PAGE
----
La-Iin let Shuu-Kena lead the way to her house, curious about the path she was taking. It was not a path La-Iin remembered taking or seeing any other student take.
“Will your Mom be okay with this? Did you call her?”
“I’m having someone else call her for me. And I think she’s used to it. Why do you care? Would your Mama care?”
Shuu-Kena gave a sad smile. “No, I guess not. I’ll let you spend a lot of time with my family, but if you get bored of hanging around them, I could always show you my paintings. They’re not very good but they’re all I have.”
“Hm. Well, unless your family is nothing but evil failures I don’t think I’ll get bored of hanging around them.”
“Heh heh, probably not.”
The path to Shuu-Kena’s house seemed even darker than the path to Imagination’s graveyard, and La-Iin found the spooky atmosphere endearing. The neighborhood Shuu-Kena lived in was past a row of alleyways in a dark and small neighborhood; the house she led La-Iin to stood on its own, shaded by tall trees. It seemed like the type of house that would be seen as haunted, and it excited her.
Shuu-Kena opened the door and she and La-Iin were immediately greeted by two young girls.
“Hello there,” said one.
“You must be Shuu-Kena’s ‘friend’.” Said the other.
“She has the face of a psychopath.”
“I know. Endearing, isn’t it?”
“These are my little sisters Kyu-Aseri and Kyu-Nhogo,” Shuu-Kena said. “This one is Kyu-Aseri, and that one is Kyu-Nhogo.”
“We can introduce ourselves,” said Kyu-Aseri.
“And we can be told apart easily,” said Kyu-Nhogo.
“I know. I just–”
“What is your name, newcomer?” Interrupted Kyu-Nhogo.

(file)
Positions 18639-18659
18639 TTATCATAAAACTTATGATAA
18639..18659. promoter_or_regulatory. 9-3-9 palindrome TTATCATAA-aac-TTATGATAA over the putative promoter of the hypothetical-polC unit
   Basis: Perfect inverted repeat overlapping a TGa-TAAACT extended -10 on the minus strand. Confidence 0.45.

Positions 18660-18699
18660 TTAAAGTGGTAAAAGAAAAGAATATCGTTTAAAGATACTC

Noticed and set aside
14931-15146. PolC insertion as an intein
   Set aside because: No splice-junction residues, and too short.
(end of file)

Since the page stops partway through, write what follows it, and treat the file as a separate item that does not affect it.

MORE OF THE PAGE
“Ahh, Cahongyun. Aeness, are we?”
“Hm, that’s strange. We must consult in Ther-Aoughin about this phenomena.” Kyu-Aseri waved. “We hope you have a terrible time at the Sara house, Cahongyun!”
The two young girls walked off.
“They like to overblow their evil,” Shuu-Kena said with a chuckle. La-Iin narrowed her eyes, then asked, “Who is Ther-Aoughin?”
“That’s my older brother. Speaking of, do you have any siblings, Cahongyun?”
“No, and I better not get any.”
“Huh? What do you mean by that?”
La-Iin looked away. “Show me someplace else.”
All of the Sara house was decorated in a dark, gothic style, and it excited La-Iin further. Pictures of the family and violent scenes hung on the wall, and the house had little furniture and no electronics as far as La-Iin could see. All the windows were covered with dark red curtains; the only light was that which made it through the curtains and a dim one hanging in the living room.
Shuu-Kena led La-Iin into the kitchen, which was decorated a bit brighter than the rest of the house. Inside the kitchen Kyu-Aseri and Kyu-Nhogo sat next to a boy who appeared to be only slightly older than San-Kyung and Dosa-Mina–La-Iin assumed he must be Ther-Aoughin. Chopping up a bloody piece of meat was a tall woman La-Iin assumed was their mother. The sight and scent of the blood made La-Iin’s mouth water.